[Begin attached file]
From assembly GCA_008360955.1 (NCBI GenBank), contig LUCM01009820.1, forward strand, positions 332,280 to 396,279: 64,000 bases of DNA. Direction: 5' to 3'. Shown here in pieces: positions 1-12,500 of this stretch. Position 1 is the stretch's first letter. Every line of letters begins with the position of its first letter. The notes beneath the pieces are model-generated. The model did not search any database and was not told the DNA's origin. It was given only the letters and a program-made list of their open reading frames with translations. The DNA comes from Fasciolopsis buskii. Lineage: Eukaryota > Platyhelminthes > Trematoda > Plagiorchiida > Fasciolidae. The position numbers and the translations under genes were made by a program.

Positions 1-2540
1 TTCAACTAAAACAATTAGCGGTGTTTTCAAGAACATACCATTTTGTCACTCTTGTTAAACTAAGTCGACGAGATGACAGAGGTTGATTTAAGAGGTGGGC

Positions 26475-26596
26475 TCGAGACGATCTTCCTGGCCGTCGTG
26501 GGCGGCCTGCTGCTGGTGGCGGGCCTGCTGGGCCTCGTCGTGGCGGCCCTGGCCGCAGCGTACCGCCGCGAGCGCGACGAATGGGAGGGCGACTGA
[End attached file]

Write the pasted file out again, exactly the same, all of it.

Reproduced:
From assembly GCA_008360955.1 (NCBI GenBank), contig LUCM01009820.1, forward strand, positions 332,280 to 396,279: 64,000 bases of DNA. Direction: 5' to 3'. Shown here in pieces: positions 1-12,500 of this stretch. Position 1 is the stretch's first letter. Every line of letters begins with the position of its first letter. The notes beneath the pieces are model-generated. The model did not search any database and was not told the DNA's origin. It was given only the letters and a program-made list of their open reading frames with translations. The DNA comes from Fasciolopsis buskii. Lineage: Eukaryota > Platyhelminthes > Trematoda > Plagiorchiida > Fasciolidae. The position numbers and the translations under genes were made by a program.

Positions 1-2540
1 TTCAACTAAAACAATTAGCGGTGTTTTCAAGAACATACCATTTTGTCACTCTTGTTAAACTAAGTCGACGAGATGACAGAGGTTGATTTAAGAGGTGGGC

Positions 26475-26596
26475 TCGAGACGATCTTCCTGGCCGTCGTG
26501 GGCGGCCTGCTGCTGGTGGCGGGCCTGCTGGGCCTCGTCGTGGCGGCCCTGGCCGCAGCGTACCGCCGCGAGCGCGACGAATGGGAGGGCGACTGA